Stock Market Video
How to Get a Fat Portfolio During a Flat Market
This Week's Fortune Cookie
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In this week’s Stock Market Video, Mike Cintolo discusses this week's encouraging snapback in the major indexes and leading growth stocks; after being on the fence early in the week, his trend-following indicators are again bullish. That said, Mike continues to move cautiously due to the narrowness and choppiness of the broad market, but he has his eye on many good-looking set-ups—if these stocks get going, it will provide growth investors with the stocks to dive into and bode well for the market's chances at a year-end rally. Click below to watch the video.
How to Get a Fat Portfolio During a Flat Market
The biggest story in the market right now isn’t about predictions for Black Friday and the Holiday Shopping Season. Yes, there will be plenty of headlines as retailers begin to dribble out results, with snappy charts and analysis showing how the results compare to long-term averages, to last year’s numbers, to experts’ predictions and how they correlate with employment, consumer confidence and the Baltic Dry Index.
Also, headlines to the contrary, I don’t think the actions (or inactions) of the Federal Reserve Board are the biggest story.
Most people think it’s likely that the Fed will raise rates in December. The market’s antsy actions when it looks like rates will rise are pure uncertainty. We know what the Fed will do, but we don’t know exactly what will happen after that.
No, the biggest story in the market is what’s happening in this monthly chart of the S&P 500 Index that shows performance for the last three years.
And the story is that the S&P, after years of advances dating back to March 2009, has now traded essentially flat for more than a full year.
2,024 on November 5, 2014, and 2,014 on November 12, 2015.
And if you take into account that the S&P has rebounded strongly from its August correction lows, the situation is even more impressively depressing. If you worked backward from the S&P’s low on August 23, you could have extended the flat streak back to early March 2014, a period of over 17 months!
Any way you look at it, whether it’s a year or 17 months, that’s a long time to make zero progress in an Index that captures the performance of about 80% of the total market capitalization of the entire U.S. market.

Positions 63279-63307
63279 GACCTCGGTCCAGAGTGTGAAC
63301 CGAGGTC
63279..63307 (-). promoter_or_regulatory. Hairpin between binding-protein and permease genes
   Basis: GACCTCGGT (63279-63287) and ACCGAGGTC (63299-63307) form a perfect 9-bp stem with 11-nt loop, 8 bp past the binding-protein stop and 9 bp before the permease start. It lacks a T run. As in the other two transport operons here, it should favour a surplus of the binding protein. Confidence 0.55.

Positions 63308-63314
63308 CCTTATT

Yes, it took five years (October 2007 to April 2013) for the S&P to regain the losses it made in the 2007–2008 crash. But anyone subscribed to a Cabot growth advisory would have been heavily in cash during much of that debacle. (I had subscribers to Cabot Emerging Markets Investor 100% in cash for months during that time.)
Our growth investing guru, Mike Cintolo, who remembers market rallies and corrections the way a mother remembers her children’s birthdays, believes that the way the market jumps next might give us a tipoff about what the next major move will be.
I hope he’s right, because this sideways stuff is downright tedious.
But I also want to point out that this kind of up-and-down trading in a range is called a stock picker’s market for a good reason. That because the only way to make money in a market with one foot nailed to the floor is to own stocks that are going up. (And there are always stocks that are going up, even in wretched market.)
If you’d like to learn more about how Cabot growth investing advisories handle the market’s cranky periods and find winners when they’re thin on the ground, you can click here to get all the information your need.
---Here's this week's Fortune Cookie. Remember, you can always view all previous Fortune Cookies here and Contrary Opinion buttons here.
Tim’s comment: This thought needs no explanation. At the same time, it reveals how far Luther—who married an ex-nun and produced and raised six children with her—diverged from the teachings of the Catholic Church.
Note that the phrase rhymes in the original German, too, not surprising since English has Germanic roots: “Wer nicht liebt Wein, Weib und Gesang, Der bleibt ein Narr sein Leben lang.”
Paul’s comment: My favorite saying in this spirit is: “The day is gone, whether you enjoyed it or not.” So you might as well enjoy it. As we enter the thick of the holiday season, make a special effort to visit family and friends and enjoy a glass of grog (bourbon for me, thanks), and remember that music can sooth the damage from rampant advertising and choppy market conditions.
In case you didn’t get a chance to read all the issues of Cabot Wealth Advisory this week and want to catch up on any investing and stock tips you might have missed, there are links below to each issue.
Tyler Laundon, the new Chief Analyst of Cabot Small-Cap Confidential, thinks the explosion of craft beers could boost the stocks of can manufacturers. Stocks discussed: Crown Holdings (CCK), Ball (BLL) and Rexam (REXMY).
Tim Lutts, Cabot CEO and Chief Analyst of Cabot Stock of the Month, presents five rules for increasing your profits and reducing your risk. He also introduces a stock that investors are piling into—and that’s pushing the stock price higher.
Mike Cintolo, chief analyst of Cabot Growth Investor and Cabot Top Ten Trader, explains why he thinks the stock of two popular big-cap companies’ best days are probably in the past. Stocks discussed: Apple (AAPL), Gilead Science (GILD) and Imperva (IMPV).
Have a great weekend,
Chief Analyst of Cabot Emerging Markets Investor